Are We Near a Stock Market Bottom?

Ultimately its impossible to know if the unwinding of pessimism will continue

Senior Vice President of Research
Mar 30, 2020 at 8:53 AM
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With the SPX below its 80-month moving average (albeit not a monthly close), various Fed actions and other stimuli failing to convince investors, a red flag is waving. ETF flows suggesting a ‘buy the dip’ mentality has not been supportive either. I suggest reducing your equity exposure until the technical environment improves and we see a roll-over in the pessimism that continues to build outside the ETF worldWith the Fed continuing to step up amid a stimulus package on the horizon, such actions could push the SPX back above the 80-month moving average by month end. Therefore, if you can take on such risk and exercise patience, it may be worthwhile to see how the rest of the month plays out before making a noteworthy reduction in your equity portfolio.”

            -Monday Morning Outlook, March 23, 2020

On the heels of a historic decline in equities -- in terms of both magnitude and duration -- the S&P 500 Index (SPX – 2,541.47) scored a double-digit percentage gain last week. The first of a few catalysts that could be attributed to the advance includes more efforts by the Fed to provide liquidity. Another was anticipation, and the eventual congressional passage of a $2 trillion stimulus bill, to address an economy that is in "stall mode," and unemployment numbers that are soaring amid the coronavirus pandemic. Finally, U.S. President Donald Trump hinted that some areas of the country could be recommended to ease certain mitigation efforts soon if viewed as less vulnerable to the spread.

So, while we have more certainty about what the Fed and Congress are doing to limit coronavirus damage to the economy, the major uncertainty is how long will this last and whether or not enough has been done. Treasury Secretary Steve Mnuchin mentioned that the stimulus package anticipated a period of three months in which the economy would need help. Still, other questions linger, such as, will a second wave hit sometime in the fall or winter, will we be better prepared to handle the wave, and lastly, will there be an immediate bounce back after mitigation policies are lifted? Such uncertainties suggest that we should not be ready for the CBOE Market Volatility Index (VIX – 65.54) to be lingering between 12-20 anytime soon.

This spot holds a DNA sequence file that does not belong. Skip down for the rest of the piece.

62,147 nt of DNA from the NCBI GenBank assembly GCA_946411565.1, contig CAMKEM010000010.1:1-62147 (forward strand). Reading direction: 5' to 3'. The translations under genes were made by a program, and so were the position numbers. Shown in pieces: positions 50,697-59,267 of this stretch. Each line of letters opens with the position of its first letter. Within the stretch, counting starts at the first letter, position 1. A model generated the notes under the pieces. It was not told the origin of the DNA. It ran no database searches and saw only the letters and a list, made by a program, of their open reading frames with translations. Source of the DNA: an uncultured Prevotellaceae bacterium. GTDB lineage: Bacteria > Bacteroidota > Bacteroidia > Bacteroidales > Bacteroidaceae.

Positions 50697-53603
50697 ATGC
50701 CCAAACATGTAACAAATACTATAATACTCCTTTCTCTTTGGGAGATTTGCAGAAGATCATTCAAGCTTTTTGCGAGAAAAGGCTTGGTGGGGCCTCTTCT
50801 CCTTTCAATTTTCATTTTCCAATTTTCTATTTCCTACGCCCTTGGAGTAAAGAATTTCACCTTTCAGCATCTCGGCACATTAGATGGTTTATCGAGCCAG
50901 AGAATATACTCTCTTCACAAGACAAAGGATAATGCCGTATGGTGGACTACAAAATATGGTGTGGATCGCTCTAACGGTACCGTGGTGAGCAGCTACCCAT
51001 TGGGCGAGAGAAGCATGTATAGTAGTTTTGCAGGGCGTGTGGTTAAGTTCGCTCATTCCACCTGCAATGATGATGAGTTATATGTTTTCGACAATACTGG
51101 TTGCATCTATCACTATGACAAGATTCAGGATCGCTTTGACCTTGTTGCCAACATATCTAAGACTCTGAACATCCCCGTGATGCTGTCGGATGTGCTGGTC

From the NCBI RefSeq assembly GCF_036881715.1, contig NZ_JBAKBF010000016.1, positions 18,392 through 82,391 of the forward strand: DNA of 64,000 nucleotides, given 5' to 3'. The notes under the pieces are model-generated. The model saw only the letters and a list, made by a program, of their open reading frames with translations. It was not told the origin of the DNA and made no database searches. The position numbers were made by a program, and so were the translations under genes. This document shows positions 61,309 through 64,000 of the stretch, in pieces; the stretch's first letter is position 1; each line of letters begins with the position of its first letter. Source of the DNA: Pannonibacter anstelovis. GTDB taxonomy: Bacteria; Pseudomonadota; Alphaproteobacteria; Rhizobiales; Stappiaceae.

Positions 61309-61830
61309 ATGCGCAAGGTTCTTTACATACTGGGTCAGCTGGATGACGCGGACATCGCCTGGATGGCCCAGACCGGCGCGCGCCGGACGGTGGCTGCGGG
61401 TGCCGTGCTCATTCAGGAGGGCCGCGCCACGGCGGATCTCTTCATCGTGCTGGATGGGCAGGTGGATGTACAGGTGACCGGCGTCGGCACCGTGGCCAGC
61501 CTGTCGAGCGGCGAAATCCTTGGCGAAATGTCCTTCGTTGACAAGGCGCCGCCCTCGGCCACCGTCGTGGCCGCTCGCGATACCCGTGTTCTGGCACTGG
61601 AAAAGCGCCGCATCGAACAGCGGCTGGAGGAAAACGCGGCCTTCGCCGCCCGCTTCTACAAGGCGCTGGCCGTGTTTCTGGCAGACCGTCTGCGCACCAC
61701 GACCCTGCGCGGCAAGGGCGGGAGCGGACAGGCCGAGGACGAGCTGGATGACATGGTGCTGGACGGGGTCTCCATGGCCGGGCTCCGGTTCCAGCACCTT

The rally pushed the SPX back above its 80-month moving average, and a close above this trendline today would certainly be a positive for bulls. For those of you that were willing to exercise patience and ride out the historic volatility before making a noteworthy reduction in your equity portfolio, you were rewarded for staying the course last week.  That said, last week’s advance does not suggest upping your allocation to levels seen before the pullback, as the SPX remains below its 36-month moving average. This trendline has provided support on pullbacks not only on multiple occasions since the bear-market bottom in 2009, but throughout the history of this index, as discussed in my March 16 commentary.

As I am working from home like many other Americans, I heard commentators and analysts discuss ad nauseum on Friday whether the market bottomed last Monday. One theme I heard is that bottoming is a process -- it could take months, or there could be retest of the Monday low before a bottom is in place. Do any of these analysts really know? I doubt it, and I’ll admit that I really don’t know, although many sentiment indicators suggest we are nearer to a bottom.

So without making a firm commitment on what the market will do, instead being open to "anything can happen," you can continue to finetune an action plan that is based on as much history as you can draw from. 

A plan may involve hedging, reducing, or simply holding on to current equity exposure. As you know, we prefer to focus on monthly closes with respect to long-term and off-the-radar moving averages as a guide. As we head into the last data point for March, it appears the SPX will close above its historically significant 80-month moving average, which is a positive for bulls, and suggests not making a significant reduction in your equity portfolio. However, it is still below its 36-month moving average, which hints at the potential for continued volatility.